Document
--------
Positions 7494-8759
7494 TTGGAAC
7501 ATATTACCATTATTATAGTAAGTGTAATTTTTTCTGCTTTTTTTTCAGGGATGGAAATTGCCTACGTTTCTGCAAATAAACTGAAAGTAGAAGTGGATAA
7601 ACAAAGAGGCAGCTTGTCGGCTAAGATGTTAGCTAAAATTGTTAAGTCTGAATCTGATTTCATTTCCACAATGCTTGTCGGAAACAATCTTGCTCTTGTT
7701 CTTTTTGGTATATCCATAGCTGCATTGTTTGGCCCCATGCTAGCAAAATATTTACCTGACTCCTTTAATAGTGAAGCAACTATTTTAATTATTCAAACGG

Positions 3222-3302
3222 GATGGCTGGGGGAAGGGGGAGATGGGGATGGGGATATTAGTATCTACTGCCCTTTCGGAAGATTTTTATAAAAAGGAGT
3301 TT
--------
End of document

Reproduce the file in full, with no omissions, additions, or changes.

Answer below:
Positions 7494-8759
7494 TTGGAAC
7501 ATATTACCATTATTATAGTAAGTGTAATTTTTTCTGCTTTTTTTTCAGGGATGGAAATTGCCTACGTTTCTGCAAATAAACTGAAAGTAGAAGTGGATAA
7601 ACAAAGAGGCAGCTTGTCGGCTAAGATGTTAGCTAAAATTGTTAAGTCTGAATCTGATTTCATTTCCACAATGCTTGTCGGAAACAATCTTGCTCTTGTT
7701 CTTTTTGGTATATCCATAGCTGCATTGTTTGGCCCCATGCTAGCAAAATATTTACCTGACTCCTTTAATAGTGAAGCAACTATTTTAATTATTCAAACGG

Positions 3222-3302
3222 GATGGCTGGGGGAAGGGGGAGATGGGGATGGGGATATTAGTATCTACTGCCCTTTCGGAAGATTTTTATAAAAAGGAGT
3301 TT